This summary of the book of 1 John provides information about the title, author(s), date of writing, chronology, theme, theology, outline, a brief overview, and the chapters of the Book of 1 John.
The author is John son of Zebedee (see Mk 1:19-20) -- the apostle and the author of the Gospel of John and Revelation (see Introductions to both books: Author). He was a fisherman, one of Jesus' inner circle (together with James and Peter), and "the disciple whom Jesus loved" (Jn 13:23; see note there). He may have been a first cousin of Jesus (his mother may have been Salome, possibly a sister of Mary; cf. Mt 27:56; Mk 15:40 and note; 16:1; Jn 19:25 -- this view assumes that "his mother's sister" in Jn 19:25 refers to Salome; some further assume that "Mary the wife of Clopas" there stands in apposition to "his mother's sister," which would mean that this Mary and Salome were one and the same person).
Unlike most NT letters, 1 John does not tell us who its author is. The earliest identification of him comes from the church fathers: Irenaeus (c. a.d. 140-203), Clement of Alexandria (c. 150-215), Tertullian (c. 155-222) and Origen (c. 185-253) all designated the writer as the apostle John. As far as we know, no one else was suggested by the early church.
This traditional identification is confirmed by evidence in the letter itself:
Gospel of John
The letter is difficult to date with precision, but factors such as (1) evidence from early Christian writers (Irenaeus and Clement of Alexandria), (2) the early form of Gnosticism reflected in the denunciations of the letter and (3) indications of the advanced age of John suggest the end of the first century. Since the author of 1 John seems to build on concepts and themes found in the fourth Gospel (1Jn 2:7-11), it is reasonable to date the letter somewhere between a.d. 85 and 95, after the writing of the Gospel, which may have been written c. 85 (see Introduction to John: Date).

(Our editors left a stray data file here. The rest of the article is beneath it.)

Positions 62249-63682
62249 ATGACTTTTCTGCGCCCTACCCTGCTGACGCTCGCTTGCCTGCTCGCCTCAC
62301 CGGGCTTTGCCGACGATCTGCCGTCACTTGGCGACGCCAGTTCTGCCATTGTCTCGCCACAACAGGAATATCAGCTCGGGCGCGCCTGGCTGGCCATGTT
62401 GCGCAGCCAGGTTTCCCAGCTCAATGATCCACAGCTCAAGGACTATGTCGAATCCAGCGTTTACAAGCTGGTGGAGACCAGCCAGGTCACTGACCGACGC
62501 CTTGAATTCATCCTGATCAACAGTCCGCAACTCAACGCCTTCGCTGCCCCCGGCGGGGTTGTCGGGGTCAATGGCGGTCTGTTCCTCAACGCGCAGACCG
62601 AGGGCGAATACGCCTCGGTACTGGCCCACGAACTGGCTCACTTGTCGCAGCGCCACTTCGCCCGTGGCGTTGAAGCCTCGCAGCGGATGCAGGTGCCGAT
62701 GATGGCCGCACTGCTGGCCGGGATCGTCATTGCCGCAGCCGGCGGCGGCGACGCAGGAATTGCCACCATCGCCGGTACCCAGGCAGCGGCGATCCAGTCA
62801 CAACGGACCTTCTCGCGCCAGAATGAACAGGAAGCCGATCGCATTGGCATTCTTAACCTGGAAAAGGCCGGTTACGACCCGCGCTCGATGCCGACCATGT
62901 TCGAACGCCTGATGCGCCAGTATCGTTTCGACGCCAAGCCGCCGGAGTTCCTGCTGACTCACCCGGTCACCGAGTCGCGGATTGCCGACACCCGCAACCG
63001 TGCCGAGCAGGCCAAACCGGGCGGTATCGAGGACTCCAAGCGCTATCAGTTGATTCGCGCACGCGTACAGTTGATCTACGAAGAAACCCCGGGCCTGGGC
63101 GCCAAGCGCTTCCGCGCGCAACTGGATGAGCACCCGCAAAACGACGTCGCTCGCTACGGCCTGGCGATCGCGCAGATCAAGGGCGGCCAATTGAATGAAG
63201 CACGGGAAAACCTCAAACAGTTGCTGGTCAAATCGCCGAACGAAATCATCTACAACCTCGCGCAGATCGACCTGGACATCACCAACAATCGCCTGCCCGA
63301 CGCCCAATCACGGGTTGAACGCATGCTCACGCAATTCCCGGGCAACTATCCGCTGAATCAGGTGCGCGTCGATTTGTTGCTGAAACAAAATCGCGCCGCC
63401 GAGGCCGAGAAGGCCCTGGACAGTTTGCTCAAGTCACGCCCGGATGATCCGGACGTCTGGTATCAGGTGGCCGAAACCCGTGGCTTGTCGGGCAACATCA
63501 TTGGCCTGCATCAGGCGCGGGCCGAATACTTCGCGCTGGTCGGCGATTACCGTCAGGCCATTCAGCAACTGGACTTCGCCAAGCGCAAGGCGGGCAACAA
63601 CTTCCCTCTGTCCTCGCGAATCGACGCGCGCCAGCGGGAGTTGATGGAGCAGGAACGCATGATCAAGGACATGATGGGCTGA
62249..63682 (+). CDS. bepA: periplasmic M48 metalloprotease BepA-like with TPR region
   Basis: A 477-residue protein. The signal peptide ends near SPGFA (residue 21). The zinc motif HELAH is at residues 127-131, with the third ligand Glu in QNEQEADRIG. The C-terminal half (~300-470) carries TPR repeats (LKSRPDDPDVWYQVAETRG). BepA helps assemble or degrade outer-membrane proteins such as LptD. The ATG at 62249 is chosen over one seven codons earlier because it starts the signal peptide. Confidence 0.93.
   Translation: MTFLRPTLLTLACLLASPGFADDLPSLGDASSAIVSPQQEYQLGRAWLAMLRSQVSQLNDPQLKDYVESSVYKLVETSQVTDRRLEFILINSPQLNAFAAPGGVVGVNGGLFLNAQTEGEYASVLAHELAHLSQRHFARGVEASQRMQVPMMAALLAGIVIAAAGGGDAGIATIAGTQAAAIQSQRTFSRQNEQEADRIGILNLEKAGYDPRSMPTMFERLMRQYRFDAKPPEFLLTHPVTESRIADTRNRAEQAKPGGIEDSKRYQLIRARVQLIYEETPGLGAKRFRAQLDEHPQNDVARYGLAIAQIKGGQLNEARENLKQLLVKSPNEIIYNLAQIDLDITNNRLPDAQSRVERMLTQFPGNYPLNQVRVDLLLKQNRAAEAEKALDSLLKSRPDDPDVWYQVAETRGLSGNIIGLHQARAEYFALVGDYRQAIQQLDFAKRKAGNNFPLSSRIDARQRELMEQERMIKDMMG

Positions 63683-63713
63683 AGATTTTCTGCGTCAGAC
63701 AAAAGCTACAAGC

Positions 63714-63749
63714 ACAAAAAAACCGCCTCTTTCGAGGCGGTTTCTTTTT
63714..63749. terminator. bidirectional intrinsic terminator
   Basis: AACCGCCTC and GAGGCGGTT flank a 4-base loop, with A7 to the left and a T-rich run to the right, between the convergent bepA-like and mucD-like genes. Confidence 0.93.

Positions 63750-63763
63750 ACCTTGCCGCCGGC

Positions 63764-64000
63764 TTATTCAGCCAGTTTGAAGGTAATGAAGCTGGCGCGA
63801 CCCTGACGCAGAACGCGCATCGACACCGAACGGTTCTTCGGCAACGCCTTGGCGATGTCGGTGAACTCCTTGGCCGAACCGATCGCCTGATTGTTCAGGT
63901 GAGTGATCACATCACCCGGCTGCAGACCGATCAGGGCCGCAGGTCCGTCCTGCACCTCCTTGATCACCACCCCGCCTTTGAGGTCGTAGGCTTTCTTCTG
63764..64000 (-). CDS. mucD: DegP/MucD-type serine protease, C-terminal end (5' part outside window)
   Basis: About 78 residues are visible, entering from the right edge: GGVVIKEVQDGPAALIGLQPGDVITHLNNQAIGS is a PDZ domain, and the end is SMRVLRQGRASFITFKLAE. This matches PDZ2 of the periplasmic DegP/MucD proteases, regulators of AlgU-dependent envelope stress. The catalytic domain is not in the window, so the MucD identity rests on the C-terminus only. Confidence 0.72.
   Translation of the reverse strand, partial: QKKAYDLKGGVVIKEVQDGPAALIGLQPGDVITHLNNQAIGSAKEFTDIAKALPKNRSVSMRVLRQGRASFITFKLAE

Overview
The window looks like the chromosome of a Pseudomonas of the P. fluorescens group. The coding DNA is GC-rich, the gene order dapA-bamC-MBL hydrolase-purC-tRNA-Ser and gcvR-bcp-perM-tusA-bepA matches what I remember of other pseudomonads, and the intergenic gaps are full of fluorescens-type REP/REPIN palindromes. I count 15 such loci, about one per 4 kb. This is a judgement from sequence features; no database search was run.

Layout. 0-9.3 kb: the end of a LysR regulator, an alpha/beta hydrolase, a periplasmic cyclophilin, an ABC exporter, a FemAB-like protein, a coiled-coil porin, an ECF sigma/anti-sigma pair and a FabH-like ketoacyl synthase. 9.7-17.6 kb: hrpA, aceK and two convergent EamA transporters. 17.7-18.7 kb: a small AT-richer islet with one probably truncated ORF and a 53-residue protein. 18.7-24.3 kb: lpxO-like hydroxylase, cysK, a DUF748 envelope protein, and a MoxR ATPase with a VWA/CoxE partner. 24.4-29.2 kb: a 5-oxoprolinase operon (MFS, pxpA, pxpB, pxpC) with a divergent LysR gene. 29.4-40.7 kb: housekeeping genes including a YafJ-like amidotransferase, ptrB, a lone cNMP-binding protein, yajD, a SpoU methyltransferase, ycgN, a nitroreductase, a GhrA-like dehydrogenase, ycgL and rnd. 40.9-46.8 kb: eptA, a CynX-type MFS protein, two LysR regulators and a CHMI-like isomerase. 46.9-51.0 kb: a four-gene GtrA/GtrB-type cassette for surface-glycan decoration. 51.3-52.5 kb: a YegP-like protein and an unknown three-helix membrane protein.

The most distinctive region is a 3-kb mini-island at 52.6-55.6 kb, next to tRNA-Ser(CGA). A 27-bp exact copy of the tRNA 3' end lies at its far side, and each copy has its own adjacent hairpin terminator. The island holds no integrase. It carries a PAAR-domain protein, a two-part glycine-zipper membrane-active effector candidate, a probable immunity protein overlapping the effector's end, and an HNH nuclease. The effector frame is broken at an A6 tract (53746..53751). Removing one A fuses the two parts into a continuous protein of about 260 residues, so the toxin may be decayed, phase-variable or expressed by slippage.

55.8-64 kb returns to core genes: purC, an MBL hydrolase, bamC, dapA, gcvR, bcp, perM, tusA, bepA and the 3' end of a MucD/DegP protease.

1Jn 2:12-14,19; 3:1; 5:13 make it clear that this letter was addressed to believers. But the letter itself does not indicate who they were or where they lived. The fact that it mentions no one by name suggests it was a circular letter sent to Christians in a number of places. Evidence from early Christian writers places the apostle John in Ephesus during most of his later years (c. a.d. 70-100). The earliest confirmed use of 1 John was in the Roman province of Asia (in modern Turkey), where Ephesus was located. Clement of Alexandria indicates that John ministered in the various churches scattered throughout that province. It may be assumed, therefore, that 1 John was sent to the churches of the province of Asia (see map No. 13 at the end of this study Bible).
One of the most dangerous heresies of the first two centuries of the church was Gnosticism. Its central teaching was that spirit is entirely good and matter is entirely evil. From this unbiblical dualism flowed five important errors:
The Gnosticism addressed in the NT was an early form of the heresy, not the intricately developed system of the second and third centuries. In addition to that seen in Colossians and in John's letters, acquaintance with early Gnosticism is reflected in 1,2 Timothy, Titus, and 2 Peter and perhaps 1 Corinthians.
John's readers were confronted with an early form of Gnostic teaching of the Cerinthian variety (see Gnosticism above). This heresy was also libertine, throwing off all moral restraints.
Consequently, John wrote this letter with two basic purposes in mind: (1) to expose false teachers (2:26 and note) and (2) to give believers assurance of salvation (5:13 and note). In keeping with his intention to combat Gnostic teachers, John specifically struck at their total lack of morality (3:8-10); and by giving eyewitness testimony to the incarnation, he sought to confirm his readers' belief in the incarnate Christ (1:3). Success in this would give the writer joy (1:4).
* Copyright © 1985, the Moody Bible Institute of Chicago.
From the NIV Study Bible, Introductions to the Books of the Bible, 1 John
Copyright 2002 © Zondervan. All rights reserved. Used with permission.